Third largest land-mass in the world: 3.5 million sq. miles.
Highest population in the world: 1.2 billion. 67 million belong to ethnic minorities in border areas like Tibet and Inner Mongolia.
Bounded by Mongolia, Kazakhstan, Afghanistan, India, Nepal, Myanmar, Vietnam, North Korea, Russia.
Very high plateaux and mountains, as well as desert.
Frequent natural disasters, including earthquakes and flooding.
Cities: Beijing (capital) – 10.8 million; Shanghai – 13.3 million. 40 cities with over 1 million people.
Hong Kong will revert back to China in July 1997. Macao is due to be returned to China by Portugal in 1999. China also (unsuccessfully) lays claim to Taiwan.
Exports:tea, cereals, livestock products, silk, cotton, oil, minerals, light-industrial goods and toys.
Religions: Chinese religions (Buddhism, Taoism, Confucianism, animism); Islam; Roman Catholicism. Most of today’s population have known only Communism.
Many ancient dynasties have ruled China from the earliest times. By 1644 the Mongols had been expelled and up to 1912 the country was ruled by its last great dynasty, the Manchu. During the nineteenth century China was commercially dominated by the West with all trade being conducted through the treaty ports. China felt humiliated by this and by its defeat in the opium wars. This gave rise to the Boxer Rebellion against Western influence in 1900.In 1912 it became a republic but was soon divided among its feuding warlords.
The Chinese Communist Party was to be the force which eventually unified the country in 1949 under Mao Tse Tung. From 1958 there issued the ‘Great Leap Forward’ of Chairman Mao, a massive attempt to apply Marxist dogma to industry and agriculture. This was a disaster and led to widespread economic failure. Over 20 million died in the floods and famines of 1959 -1960. As a result Mao’s influence was reduced.
Mao hit back with his ‘Great Proletariat Cultural Revolution’, lasting from 1966 to 1969. The Cultural Revolution saw Red Guard demonstrations against anyone suspected of rightist views. Social and industrial anarchy resulted, with great suffering. Political opponents and intellectuals were severely persecuted. It is estimated that 20 million Chinese lost their lives during this time. Irreconcilable quarrels between China and the USSR also surfaced.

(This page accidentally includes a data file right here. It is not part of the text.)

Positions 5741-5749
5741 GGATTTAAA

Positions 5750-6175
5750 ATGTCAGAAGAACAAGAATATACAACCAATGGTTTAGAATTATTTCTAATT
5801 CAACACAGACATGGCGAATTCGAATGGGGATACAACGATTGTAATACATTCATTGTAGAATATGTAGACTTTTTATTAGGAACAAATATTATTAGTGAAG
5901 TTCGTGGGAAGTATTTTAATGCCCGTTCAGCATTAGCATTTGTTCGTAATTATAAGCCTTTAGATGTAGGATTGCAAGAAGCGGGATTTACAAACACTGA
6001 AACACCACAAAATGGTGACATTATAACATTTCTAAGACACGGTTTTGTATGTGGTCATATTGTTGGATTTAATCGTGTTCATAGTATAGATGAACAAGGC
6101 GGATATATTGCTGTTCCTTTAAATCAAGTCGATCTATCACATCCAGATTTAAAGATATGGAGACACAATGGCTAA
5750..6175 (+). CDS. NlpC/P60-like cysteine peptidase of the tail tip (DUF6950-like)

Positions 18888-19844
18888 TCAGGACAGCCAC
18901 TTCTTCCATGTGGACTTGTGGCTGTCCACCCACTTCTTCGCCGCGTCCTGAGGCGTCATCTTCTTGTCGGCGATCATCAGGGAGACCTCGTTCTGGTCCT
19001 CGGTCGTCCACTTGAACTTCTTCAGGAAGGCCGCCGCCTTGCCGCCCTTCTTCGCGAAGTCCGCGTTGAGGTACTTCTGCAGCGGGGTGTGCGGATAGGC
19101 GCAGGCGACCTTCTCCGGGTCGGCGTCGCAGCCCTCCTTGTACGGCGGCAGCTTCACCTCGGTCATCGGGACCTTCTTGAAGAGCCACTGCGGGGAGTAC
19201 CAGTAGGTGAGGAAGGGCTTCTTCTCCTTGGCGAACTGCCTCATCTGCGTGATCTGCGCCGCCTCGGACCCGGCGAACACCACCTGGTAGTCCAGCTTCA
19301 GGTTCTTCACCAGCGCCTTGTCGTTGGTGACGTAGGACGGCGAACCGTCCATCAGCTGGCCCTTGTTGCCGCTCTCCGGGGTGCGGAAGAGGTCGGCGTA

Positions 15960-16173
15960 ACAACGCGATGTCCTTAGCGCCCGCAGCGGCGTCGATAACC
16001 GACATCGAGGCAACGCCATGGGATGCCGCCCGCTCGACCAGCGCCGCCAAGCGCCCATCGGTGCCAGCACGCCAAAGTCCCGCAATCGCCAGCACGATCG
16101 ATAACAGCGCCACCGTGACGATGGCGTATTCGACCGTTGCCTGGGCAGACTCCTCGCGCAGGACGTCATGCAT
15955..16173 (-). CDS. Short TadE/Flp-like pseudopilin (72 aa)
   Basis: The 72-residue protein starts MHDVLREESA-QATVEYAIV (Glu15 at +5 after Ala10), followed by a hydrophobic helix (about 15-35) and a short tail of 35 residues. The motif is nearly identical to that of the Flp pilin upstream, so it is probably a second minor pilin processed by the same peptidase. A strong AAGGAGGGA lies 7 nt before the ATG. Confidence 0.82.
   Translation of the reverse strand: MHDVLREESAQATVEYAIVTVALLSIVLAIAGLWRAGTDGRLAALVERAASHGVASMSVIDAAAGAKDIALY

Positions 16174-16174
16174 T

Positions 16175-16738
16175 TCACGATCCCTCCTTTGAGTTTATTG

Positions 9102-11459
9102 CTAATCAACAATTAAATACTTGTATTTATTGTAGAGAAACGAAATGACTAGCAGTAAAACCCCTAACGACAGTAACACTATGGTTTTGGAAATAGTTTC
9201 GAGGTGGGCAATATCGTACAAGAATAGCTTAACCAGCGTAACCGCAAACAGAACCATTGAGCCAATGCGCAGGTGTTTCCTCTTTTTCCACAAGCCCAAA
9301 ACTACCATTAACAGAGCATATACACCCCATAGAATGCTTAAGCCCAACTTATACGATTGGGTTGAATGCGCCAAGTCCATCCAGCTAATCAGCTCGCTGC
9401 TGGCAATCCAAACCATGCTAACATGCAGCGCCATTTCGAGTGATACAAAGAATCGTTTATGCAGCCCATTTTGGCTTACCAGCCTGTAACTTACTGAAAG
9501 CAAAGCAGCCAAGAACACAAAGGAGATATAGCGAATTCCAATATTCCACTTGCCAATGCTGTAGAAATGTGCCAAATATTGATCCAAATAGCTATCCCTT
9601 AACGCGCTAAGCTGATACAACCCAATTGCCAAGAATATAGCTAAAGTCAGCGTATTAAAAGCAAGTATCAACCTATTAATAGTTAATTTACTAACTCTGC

By 1970 Mao had become more moderate. This led him to side with the more pragmatic Chou en Lai to restore stability. China also began to soften its international posture. When both Mao and Chou died in 1976, a struggle for power ensued between radical leftists, led by the ‘Gang of Four’, including Mao’s widow, and moderate rightists, grouped around Deng Xiaoping. The ‘Gang of Four’ were subsequently discredited.
From 1976 the more pragmatic leadership of Deng resulted in new economic growth and political relaxation. He sought to build better relationships with the West with an eye to increasing material prosperity at home. Towards the end of the 1980s Deng’s economic miracle began to run out of steam. The gap between rich and poor had widened and there was deepening inflation. Increased exposure of ordinary people to Western ideas had begun to fuel demands for democratic change. Urban unrest and the spread of student-led pro-democracy demonstrations climaxed in May 1989 with a mass demonstration in Tiananmen Square, Beijing. This protest was crushed with tanks and over 2,000 protesters were killed. There followed widespread repression. The 1990s have seen Western sanctions over Tiananmen being eased but since the death of Deng in February 1997 a belligerent nationalism has re-emerged, fuelled by the prospect of Hong Kong returning to the fold.